4 Out of 5 Clouds Aren’t Secure
Given how integral the Cloud is to the modern healthcare industry, cloud security and practice security are virtually one and the same. The question is: Do you know how to stay secure?
The Cloud is more popular than ever these days. But unfortunately, with popularity comes risk. The more widely used a technology is, the more that cybercriminals will try to find a way to hack it, and turn it against the users.
Case in point: According to the Cloud Security Firm RedLock and its Cloud Security Trends Report, more than 50% of organizations that use cloud services, like Amazon Simple Storage Service (S3), have unintentionally exposed at least one of these services to the public.
This growing trend of unsecured cloud configurations is due to organizations neglecting known vulnerabilities in the Cloud, or failing to properly assess their cloud environment to discover unseen security risks.
RedLock researchers found that:
- 38% of organizations have had administrative user accounts compromised.
- More than 80% of organizations fail to mitigate cloud vulnerabilities.
- 37% of databases accept inbound connection requests from the Internet, seven percent of which receive requests from untrustworthy IP addresses.
This is just one of the many ongoing developments in the cybersecurity world that show why it’s so important to work with the right IT consulting company in Florida. The fact is, this is just the tip of the iceberg.
What Cloud Vulnerabilities Do You Need To Be Aware Of?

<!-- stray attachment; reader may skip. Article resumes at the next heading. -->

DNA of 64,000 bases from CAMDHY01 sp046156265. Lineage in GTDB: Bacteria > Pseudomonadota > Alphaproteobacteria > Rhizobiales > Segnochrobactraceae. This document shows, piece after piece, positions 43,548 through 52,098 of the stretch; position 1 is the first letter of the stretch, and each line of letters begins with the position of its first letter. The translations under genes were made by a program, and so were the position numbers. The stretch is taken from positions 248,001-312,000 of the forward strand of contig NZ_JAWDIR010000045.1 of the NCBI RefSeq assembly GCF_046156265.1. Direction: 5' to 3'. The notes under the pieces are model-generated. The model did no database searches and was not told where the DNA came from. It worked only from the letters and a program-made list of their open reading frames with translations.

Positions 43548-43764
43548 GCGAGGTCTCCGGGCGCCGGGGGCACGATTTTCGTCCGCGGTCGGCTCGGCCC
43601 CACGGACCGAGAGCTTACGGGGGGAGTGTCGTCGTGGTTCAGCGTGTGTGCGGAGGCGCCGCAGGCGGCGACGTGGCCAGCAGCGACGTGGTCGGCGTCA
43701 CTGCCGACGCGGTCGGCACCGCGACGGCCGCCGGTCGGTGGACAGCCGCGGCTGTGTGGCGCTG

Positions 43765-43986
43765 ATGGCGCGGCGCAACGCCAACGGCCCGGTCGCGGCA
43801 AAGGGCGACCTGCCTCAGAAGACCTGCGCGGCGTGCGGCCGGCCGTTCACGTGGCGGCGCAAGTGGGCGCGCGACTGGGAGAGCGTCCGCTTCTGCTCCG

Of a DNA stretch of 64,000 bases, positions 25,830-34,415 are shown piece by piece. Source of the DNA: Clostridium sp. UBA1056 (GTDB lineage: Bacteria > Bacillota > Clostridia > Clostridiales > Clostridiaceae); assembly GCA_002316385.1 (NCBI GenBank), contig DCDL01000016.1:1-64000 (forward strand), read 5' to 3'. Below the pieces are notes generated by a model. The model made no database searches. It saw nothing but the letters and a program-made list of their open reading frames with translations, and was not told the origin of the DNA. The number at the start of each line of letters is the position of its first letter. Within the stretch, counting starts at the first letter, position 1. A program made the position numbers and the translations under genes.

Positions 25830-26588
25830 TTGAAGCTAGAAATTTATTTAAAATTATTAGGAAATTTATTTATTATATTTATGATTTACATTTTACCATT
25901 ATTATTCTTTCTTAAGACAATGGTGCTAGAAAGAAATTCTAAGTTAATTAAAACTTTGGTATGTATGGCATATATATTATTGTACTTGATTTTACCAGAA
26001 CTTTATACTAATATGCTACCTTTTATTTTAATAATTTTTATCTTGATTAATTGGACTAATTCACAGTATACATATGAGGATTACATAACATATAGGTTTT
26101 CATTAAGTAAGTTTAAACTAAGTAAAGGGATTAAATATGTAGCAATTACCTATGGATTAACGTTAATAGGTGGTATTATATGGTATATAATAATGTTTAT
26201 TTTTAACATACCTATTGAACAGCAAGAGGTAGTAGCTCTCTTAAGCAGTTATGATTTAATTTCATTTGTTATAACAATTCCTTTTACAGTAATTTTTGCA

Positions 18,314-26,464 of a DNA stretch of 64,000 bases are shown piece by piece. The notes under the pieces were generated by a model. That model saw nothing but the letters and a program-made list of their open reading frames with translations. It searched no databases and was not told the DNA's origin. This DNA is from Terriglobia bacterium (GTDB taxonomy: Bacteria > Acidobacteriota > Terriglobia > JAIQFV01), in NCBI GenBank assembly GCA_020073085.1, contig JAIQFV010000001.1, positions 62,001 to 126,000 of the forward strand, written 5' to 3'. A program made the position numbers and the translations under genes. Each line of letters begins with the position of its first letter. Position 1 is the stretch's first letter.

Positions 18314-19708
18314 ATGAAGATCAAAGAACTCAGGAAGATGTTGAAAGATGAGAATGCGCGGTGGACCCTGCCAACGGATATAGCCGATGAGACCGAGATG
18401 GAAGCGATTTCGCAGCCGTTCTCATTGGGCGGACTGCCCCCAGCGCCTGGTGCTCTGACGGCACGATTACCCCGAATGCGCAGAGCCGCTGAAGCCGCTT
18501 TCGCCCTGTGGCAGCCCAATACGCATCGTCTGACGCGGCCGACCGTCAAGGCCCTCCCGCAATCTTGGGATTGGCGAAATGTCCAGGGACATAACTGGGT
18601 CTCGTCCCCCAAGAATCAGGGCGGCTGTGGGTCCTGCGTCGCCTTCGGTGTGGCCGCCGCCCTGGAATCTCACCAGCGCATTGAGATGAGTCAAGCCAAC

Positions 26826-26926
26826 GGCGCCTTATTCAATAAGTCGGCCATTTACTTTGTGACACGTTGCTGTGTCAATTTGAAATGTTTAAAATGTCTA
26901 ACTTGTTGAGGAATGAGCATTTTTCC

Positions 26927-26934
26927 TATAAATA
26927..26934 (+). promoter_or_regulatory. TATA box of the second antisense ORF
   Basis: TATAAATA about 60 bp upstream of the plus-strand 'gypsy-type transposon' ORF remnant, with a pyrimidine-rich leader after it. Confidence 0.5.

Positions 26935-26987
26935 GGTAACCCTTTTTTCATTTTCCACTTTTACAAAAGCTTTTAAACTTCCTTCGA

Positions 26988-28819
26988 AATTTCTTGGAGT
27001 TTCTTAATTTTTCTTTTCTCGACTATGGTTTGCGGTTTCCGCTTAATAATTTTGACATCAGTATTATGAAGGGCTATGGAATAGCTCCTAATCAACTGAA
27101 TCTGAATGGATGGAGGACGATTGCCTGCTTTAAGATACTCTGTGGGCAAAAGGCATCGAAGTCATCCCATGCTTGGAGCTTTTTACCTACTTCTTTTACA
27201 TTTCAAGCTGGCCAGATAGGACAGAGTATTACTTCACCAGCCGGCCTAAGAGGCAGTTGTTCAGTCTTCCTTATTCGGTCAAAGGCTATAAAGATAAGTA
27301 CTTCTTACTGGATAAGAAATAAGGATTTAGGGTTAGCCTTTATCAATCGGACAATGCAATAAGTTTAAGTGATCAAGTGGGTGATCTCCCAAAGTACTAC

Cybercriminals are smart. They adapt quickly and continually to come up with new ways to take advantage of organizations like yours.
Given how popular the Cloud has become in the business world today, it makes sense that there are so many solutions to choose from. Organizations have their work cut out for them when it comes to finding the right option based on the size of their operation and their needs. But are they making the right choice?
More and more, organizations are being enticed by low-price point, wholesale Desktop-as-a-Service (DaaS) or Virtual Desktop Infrastructure (VDI) solutions, while not understanding that these solutions are designed as blank canvases for adding other technology layers; namely, OS, applications, Microsoft Office 365, anti-virus, anti-spam, backup, Active Directory and others depending on the workload.
In other words, DaaS and VDI are enterprise solutions built for enterprise-level organizations. To make the most of them, organizations need the expertise, time and resources to build them up into a platform that meets their needs.